They described a strong and focused man, admired by those surrounding him, but who never enjoying the admiration of the masses despite his long service as prime minister, only shorter than David Ben Gurion's. Once he stepped down from the public stage, he was nearly forgotten.
In the interviews I conducted about him, I heard some interesting stories. Dan Meridor - who was in Shamir's close circle, served as his justice minister, and looked after the integrity of his unity government on his behalf - described him as a giant that never received his right place in the Israeli public consciousness. According to Meridor, Shamir's most important contribution was convincing the U.S. administration under President George Bush Sr. to desist from issuing refugee visas to Soviet Jews.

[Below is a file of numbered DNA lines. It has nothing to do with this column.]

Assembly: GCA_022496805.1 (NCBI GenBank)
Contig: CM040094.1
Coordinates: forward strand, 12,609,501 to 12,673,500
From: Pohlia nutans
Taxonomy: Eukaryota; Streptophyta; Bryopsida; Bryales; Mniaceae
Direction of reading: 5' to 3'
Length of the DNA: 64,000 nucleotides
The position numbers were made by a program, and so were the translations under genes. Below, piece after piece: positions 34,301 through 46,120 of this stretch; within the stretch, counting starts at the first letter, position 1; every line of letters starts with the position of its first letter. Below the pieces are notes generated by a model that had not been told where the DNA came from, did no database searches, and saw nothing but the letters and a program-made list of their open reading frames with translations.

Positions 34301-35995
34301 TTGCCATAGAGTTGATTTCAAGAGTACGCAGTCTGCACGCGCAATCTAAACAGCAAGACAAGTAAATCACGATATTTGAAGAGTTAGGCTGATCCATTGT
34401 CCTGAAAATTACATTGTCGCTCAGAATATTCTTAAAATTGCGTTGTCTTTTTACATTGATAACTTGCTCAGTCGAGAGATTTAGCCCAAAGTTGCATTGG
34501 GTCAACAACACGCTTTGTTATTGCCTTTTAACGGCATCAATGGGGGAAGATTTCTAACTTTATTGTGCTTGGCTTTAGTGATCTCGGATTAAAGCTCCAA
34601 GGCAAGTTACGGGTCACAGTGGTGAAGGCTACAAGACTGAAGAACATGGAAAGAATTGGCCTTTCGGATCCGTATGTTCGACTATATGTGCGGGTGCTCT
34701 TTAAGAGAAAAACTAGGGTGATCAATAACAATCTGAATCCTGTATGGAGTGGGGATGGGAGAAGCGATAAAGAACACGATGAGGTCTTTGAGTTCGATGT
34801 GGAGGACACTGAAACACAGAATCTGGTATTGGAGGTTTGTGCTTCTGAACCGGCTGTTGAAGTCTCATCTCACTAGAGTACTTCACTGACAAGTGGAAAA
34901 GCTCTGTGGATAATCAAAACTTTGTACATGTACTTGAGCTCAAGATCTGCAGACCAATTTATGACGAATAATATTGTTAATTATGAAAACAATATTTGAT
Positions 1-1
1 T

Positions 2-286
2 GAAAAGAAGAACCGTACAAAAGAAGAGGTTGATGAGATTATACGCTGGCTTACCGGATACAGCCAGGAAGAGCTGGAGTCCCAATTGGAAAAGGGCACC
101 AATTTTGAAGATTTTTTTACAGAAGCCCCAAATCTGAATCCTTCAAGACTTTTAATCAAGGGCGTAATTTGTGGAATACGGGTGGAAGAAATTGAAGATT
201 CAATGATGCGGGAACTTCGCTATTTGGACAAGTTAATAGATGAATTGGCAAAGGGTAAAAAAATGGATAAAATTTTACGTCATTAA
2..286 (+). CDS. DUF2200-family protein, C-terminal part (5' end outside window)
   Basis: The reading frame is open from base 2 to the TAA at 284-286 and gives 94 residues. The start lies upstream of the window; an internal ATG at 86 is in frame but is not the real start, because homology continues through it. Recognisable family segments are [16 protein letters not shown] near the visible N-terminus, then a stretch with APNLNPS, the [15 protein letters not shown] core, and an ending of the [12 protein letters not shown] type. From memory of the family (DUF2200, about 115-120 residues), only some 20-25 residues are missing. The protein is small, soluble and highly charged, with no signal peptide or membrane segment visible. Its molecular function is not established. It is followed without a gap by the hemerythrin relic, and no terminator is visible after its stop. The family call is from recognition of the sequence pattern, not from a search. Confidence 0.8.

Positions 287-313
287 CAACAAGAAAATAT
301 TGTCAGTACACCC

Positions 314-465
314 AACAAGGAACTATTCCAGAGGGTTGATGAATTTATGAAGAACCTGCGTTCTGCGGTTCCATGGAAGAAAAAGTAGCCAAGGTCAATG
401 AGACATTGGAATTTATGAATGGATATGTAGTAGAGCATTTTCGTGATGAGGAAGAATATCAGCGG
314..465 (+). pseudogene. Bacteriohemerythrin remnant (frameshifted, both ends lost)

Up to 1989, Jews leaving the USSR could choose to immigrate either to the United States or to Israel, with many choosing the U.S. Shamir was opposed to this "defection," as it was termed at the time. He believed Jews ought to settle in Israel, whether they were from a Russian gulag or Brooklyn. He persuaded the American government and U.S. Jewish organizations that the Soviet Jews weren't refugees, that they had a homeland in Israel. Then the floodgates of the collapsing Soviet Empire opened wide, and a million Jews along with their relatives immigrated to Israel. Had Shamir not insisted, today, many of them would have been living on the shores of the Hudson River.
When the Soviet Union completely collapsed, Shamir was sad. He told Meridor "They collapsed because they didn't stay true to their ideology." Shamir was likely concerned that Israel's leadership would abandon Zionism with a similar outcome. To a certain extent, this happened to him too when he went to the 1991 Middle East Peace Conference in Madrid, going against anything he had preached before.